UK Fracking Policy has been ruled to be illegal for ignoring Climate Impacts. There is illegality in current UK fracking policy, according to a Planning Regulations judge. The decision, handed down on Thursday, means the government will have to revisit its national policy on shale gas extraction. It will be forced to take into account the latest scientific evidence on climate change.
For a government which frequently puts forward spokespersons on the UK media claiming that:
- the UK is doing better than other nations in combating climate change. And,
- in seeking to leave the EU, once out of the EU, the UK will go one better than the EU on environmental matters,
the duplicity of this is shocking.
Furthermore, simultaneously the government is closing down support for proven safe renewable energy sources, such as biogas production. Indeed, this very month the Feed-in-Tariff subsidy is being closed to new applicants.
All this at a time when according to recent global monitoring data, not nearly enough is being done globally to contain rising temperatures below serious danger level.
Rises will be very unlikely to be containable now to the level agreed at the 2015 Paris Summit. Yet, the government is already subsidizing the UK fossil fuel fracking industry through massive tax breaks on investment in the industry. These being subsidies it says the nation cannot afford when it comes to supporting renewable energy.
The anaerobic digestion community is joining in with other groups to speak out about the damage further development of UK fracking would cause.
So here are the latest stories of UK fracking policy, and fracking experience in the US. We quote from various News Sources, starting with the views of the UK AD industry as released by the industry trade association ADBA:
UK Fracking Policy and US – News Roundup
ADBA PRESS RELEASE, 7 Mar 2019:
Green gas industry responds to UK fracking policy court ruling
Responding to the High Court’s ruling that key aspects of the government’s national planning policy on fracking are unlawful, Charlotte Morton, Chief Executive of the Anaerobic Digestion & Bioresources Association, said:
“This ruling tells us what we all already knew: that fracking is not a clean, long-term, or viable solution to meeting our energy needs in the UK.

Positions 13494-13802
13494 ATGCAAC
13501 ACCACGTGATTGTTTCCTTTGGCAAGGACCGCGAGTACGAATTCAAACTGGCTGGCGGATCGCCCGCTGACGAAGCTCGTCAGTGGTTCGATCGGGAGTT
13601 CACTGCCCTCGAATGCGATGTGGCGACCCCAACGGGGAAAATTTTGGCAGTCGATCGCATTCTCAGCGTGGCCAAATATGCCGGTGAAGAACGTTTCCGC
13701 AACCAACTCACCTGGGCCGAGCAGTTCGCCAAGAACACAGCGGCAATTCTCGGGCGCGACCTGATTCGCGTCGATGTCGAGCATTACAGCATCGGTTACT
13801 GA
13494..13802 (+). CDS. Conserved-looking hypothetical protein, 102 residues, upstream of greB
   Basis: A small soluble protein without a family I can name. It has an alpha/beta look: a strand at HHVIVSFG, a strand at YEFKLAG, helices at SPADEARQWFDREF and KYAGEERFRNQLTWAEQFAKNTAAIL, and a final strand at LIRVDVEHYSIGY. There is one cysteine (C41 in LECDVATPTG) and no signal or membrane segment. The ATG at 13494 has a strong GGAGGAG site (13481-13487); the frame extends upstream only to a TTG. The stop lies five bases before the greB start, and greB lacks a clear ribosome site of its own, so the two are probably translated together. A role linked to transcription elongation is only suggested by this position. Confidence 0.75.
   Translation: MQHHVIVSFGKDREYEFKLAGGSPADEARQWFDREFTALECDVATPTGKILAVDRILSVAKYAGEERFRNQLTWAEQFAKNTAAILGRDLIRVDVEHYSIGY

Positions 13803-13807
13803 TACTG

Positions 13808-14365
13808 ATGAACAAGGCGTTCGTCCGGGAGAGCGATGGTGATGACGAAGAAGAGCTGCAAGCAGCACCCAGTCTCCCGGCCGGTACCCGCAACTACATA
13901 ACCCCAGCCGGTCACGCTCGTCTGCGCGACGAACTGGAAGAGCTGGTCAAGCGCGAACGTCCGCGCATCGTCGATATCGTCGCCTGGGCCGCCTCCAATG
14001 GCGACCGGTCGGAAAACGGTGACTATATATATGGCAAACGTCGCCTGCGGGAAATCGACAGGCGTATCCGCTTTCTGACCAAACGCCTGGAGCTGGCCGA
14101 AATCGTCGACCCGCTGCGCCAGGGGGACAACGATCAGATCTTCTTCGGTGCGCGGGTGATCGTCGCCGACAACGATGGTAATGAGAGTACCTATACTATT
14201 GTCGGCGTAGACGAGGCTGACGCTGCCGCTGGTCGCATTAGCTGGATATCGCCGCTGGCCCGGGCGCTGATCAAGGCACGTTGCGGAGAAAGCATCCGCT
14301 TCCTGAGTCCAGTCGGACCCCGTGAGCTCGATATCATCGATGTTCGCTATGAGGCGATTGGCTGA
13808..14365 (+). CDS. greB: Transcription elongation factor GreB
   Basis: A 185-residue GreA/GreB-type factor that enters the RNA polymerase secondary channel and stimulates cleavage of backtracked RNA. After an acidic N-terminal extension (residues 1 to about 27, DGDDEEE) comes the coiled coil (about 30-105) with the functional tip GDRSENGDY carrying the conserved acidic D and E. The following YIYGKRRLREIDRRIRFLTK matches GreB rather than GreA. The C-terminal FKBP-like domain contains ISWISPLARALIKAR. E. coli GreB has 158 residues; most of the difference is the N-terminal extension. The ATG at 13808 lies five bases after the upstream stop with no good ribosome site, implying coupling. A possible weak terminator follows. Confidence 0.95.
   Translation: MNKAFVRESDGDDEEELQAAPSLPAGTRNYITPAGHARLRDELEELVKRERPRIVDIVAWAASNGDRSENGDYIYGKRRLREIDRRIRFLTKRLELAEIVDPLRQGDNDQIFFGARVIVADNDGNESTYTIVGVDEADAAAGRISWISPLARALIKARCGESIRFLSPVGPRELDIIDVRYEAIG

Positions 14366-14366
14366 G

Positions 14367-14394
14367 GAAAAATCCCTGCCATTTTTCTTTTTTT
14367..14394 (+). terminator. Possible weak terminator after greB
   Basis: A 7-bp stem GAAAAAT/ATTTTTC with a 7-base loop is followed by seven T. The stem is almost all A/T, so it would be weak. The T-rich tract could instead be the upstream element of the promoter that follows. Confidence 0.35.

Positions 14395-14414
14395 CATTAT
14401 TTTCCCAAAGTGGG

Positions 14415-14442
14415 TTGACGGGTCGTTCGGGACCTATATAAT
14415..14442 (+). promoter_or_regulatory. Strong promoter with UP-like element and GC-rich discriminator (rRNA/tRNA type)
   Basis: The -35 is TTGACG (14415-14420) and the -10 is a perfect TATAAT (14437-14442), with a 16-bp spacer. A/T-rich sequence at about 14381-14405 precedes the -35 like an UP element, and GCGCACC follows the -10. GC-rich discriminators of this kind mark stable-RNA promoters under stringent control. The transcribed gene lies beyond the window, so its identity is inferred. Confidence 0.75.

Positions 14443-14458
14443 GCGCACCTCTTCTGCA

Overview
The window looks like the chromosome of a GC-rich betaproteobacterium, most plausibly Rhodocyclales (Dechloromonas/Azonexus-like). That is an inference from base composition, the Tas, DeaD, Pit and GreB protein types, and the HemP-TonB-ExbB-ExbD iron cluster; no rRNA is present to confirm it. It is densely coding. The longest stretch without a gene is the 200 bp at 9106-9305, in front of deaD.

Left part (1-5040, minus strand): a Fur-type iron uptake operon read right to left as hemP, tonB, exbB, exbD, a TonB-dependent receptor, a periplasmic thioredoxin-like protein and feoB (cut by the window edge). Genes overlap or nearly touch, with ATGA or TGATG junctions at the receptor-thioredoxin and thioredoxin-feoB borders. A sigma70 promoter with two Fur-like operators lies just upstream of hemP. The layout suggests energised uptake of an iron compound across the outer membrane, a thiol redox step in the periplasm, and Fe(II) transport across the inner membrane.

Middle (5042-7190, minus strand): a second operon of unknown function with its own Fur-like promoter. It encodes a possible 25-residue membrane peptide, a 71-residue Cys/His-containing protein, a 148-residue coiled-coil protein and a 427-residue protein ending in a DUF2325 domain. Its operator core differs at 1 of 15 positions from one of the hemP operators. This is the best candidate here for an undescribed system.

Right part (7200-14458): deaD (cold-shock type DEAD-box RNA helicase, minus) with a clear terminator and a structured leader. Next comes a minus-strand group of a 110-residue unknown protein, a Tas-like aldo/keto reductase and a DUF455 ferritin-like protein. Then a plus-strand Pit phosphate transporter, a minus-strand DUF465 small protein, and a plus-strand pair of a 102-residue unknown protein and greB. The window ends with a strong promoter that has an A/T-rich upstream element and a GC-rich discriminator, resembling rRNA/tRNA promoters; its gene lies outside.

“Rather than letting fracking firms drill underneath our homes and national parks to extract climate-change-driving fossil fuels, ministers should be focusing their efforts on facilitating the production of green biogas, which can be produced from organic wastes such as inedible food waste, manures and slurries, and sewage.
“Biogas can not only be used to produce renewable electricity but can also be upgraded to biomethane and used to decarbonise the gas grid or used as a clean transport fuel for heavy vehicles such as HGVs and buses.
“As if this isn’t enough, biogas technologies also reduce emissions from those organic wastes, improve soil health and food security through producing nutrient-rich natural fertiliser, and provide energy security that doesn't rely on fossil-fuel extraction.
“The sooner the government realises that fracking is a no-goer and puts its efforts into renewables such as biogas, the better for everyone across the UK – both now and in the future.”
UK Fracking Policy Declared Unlawful by High Court
Key elements of the UK government’s policy on fracking have been declared unlawful by the High Court.
Ministers had failed to consider the latest evidence concerning the technique’s “low carbon” credentials, campaign group Talk Fracking argued.
The judge agreed the climate impact of shale gas extraction had been overlooked and described government policy as “flawed in its design and processes”. via Governmentfrackingunlawful
Commonsense Plea to End Fracking For Good
Climate change is happening now and will have increasingly severe consequences if we don’t act – including more devastating floods, extreme heat, and plunging many millions of people into poverty. We need to act fast in order to keep the world’s temperature from rising above 1.5 degrees.
The UK fracking industry has wasted 8 years on the false premise that fracking is safe, reliable and ready to deliver.
First they wanted to be allowed to drill under your house without your permission. Then Government tried letting them off the hook by allowing them to drill without planning permission. And now the industry wants to lower safety standards so they can cause bigger earthquakes. via greenpeace.org.uk
High court rules government's fracking guidelines ‘unlawful'
The government’s attempts to make fracking easier have received a setback after the high court ruled key aspects of its national planning policy to be unlawful.
In a case brought by anti-fracking campaigners, the court found that it was material to consider scientific evidence, including the effects on climate change, in deciding policy on fracking, and the government had failed to do so.
The judgment implied that campaigners could raise climate change as a reason to object to planning permission for fracking sites, which will make it easier for campaigners to lobby against licensing new sites.